Her ties with the UAE became apparent when she took over two islands in one of Dubai’s biggest projects: The World. Her decision to wear a hijab during a 2018 London Fashion Show also had the attention of the media.

 

Although many have speculated that she has connections to UAE royals, not much is actually known. What’s more fascinating is that no-one knows where she is either. News outlets have suggested that she still resides in Dubai, but others have reported that she has already made a return to the United States. In an interview with Anderson Cooper, Lindsay went live from Oman.

 

So, we have to ask ourselves one more time, what in the world IS going on with Lindsay Lohan? It’s a mystery that probably only she has the answers to. Whatever it is, we’ll be sure to keep a closer look. 

READ MORE: Has Rumi’s Poetry Fallen Prey To ‘Spiritual Colonialism’?

This Is How I Educated My Parents About Racism

There comes a time when enough is enough. Generational gaps and desi mentality/mindsets need to be broken.

This Is How I Educated My Parents About Racism

There comes a time when enough is enough. Generational gaps and desi mentality/mindsets need to be broken.

By

Nabeeha Asim
Photo - Getty Images/ Art - Ameer Al-Khatahtbeh

 

In many brown families us kids know we are not allowed to talk about certain topics in our households. Sometimes if we do we are seen as disrespectful, badtameez, a brat, or even someone who cannot control their tongue. In some desi and brown households, if not all, politics is one topic that should be left unscathed for many reasons. Either your parents are too stubborn about their own stances or simply dismiss the discussions and tell us to quietly make dua. Although dua and supplication is a huge anchor to change, there is action that needs to take place. 

You can’t leave your camel in the street and ask Allah for it to not wander away, you must tie your camel down and then ask Allah to protect it, and in this case you have taken the action, intent, and supplication route to a better outcome. We cannot just put faith and trust in Allah we have to do our part to educate ourselves and then take action upon our intentions.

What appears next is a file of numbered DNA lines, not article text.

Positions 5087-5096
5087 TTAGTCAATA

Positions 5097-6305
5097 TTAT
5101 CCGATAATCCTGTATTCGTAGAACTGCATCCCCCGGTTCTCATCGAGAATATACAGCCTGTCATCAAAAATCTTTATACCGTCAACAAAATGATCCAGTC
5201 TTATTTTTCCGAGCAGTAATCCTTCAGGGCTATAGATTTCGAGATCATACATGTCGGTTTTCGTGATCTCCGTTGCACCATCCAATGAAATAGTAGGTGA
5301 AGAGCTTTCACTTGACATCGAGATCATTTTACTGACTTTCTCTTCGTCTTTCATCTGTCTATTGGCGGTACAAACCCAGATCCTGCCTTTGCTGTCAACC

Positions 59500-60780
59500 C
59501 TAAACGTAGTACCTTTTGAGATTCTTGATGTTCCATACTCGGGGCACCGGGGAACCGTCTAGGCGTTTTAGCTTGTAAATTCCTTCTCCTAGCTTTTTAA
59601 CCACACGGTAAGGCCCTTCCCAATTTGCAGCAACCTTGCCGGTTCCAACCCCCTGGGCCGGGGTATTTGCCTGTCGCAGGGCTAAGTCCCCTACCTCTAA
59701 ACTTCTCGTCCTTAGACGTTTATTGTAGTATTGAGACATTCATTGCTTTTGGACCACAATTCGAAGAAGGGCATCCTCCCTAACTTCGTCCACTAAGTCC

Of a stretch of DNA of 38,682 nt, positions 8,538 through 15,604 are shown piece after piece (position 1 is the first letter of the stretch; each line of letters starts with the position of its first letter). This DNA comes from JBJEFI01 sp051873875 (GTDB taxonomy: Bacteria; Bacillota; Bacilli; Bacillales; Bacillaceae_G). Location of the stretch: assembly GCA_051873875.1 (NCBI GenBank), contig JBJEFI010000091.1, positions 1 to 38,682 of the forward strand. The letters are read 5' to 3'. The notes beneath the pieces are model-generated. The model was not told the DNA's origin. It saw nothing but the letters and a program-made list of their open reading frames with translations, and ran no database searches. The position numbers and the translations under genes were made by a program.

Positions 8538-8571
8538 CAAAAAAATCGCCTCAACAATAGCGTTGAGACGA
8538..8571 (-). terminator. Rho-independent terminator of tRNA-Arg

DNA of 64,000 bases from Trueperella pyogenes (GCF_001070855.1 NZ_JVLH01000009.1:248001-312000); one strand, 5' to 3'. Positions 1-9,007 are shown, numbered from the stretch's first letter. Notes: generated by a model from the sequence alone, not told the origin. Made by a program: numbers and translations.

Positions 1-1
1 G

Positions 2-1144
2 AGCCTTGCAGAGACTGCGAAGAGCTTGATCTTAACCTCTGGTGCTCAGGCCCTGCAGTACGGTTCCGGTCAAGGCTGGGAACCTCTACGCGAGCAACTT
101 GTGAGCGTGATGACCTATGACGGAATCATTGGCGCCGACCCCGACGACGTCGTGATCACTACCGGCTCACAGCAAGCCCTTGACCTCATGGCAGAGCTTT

There comes a time when enough is enough. Generational gaps and desi mentality/mindsets need to be broken. Here is a guide on how to have a conversation with your parents or relatives:

 

 

1. Start the conversation.

It all starts off with actually initiating that conversation. I know it can be uncomfortable and anxious to talk about these things with your parents who have grown up in a completely different mindset but be open to the conversation and they will be too. Don’t negate or overpower their thoughts and opinions. 

By starting the conversation you may be seen as loud or too opinionated or to your family you may seem like you are arguing but actually initiating the conversation shows them how much of an adult you are. Relax, take a deep breath and say Bismillah and know that what you are about to do is for the betterment of this dunya and our akhira.

 

2. Debunk the cultural myths

We know our parents and family members have innate and fixated opinions on matters that seem too political, however, we need to debunk the false claims and accusations that take place. Don’t insult them and their Whatsapp groups because they see that as their main source of factual evidence. Introduce them to your sources. Your sources are not necessarily more accurate but it might just be that they are more credible. Ask them what they think about your sources and maybe even compare backgrounds of sources. Sometimes fighting disinformation can be an uphill battle especially when false information starts making convincing stories and headlines. We need to be able to stop the false information from spreading.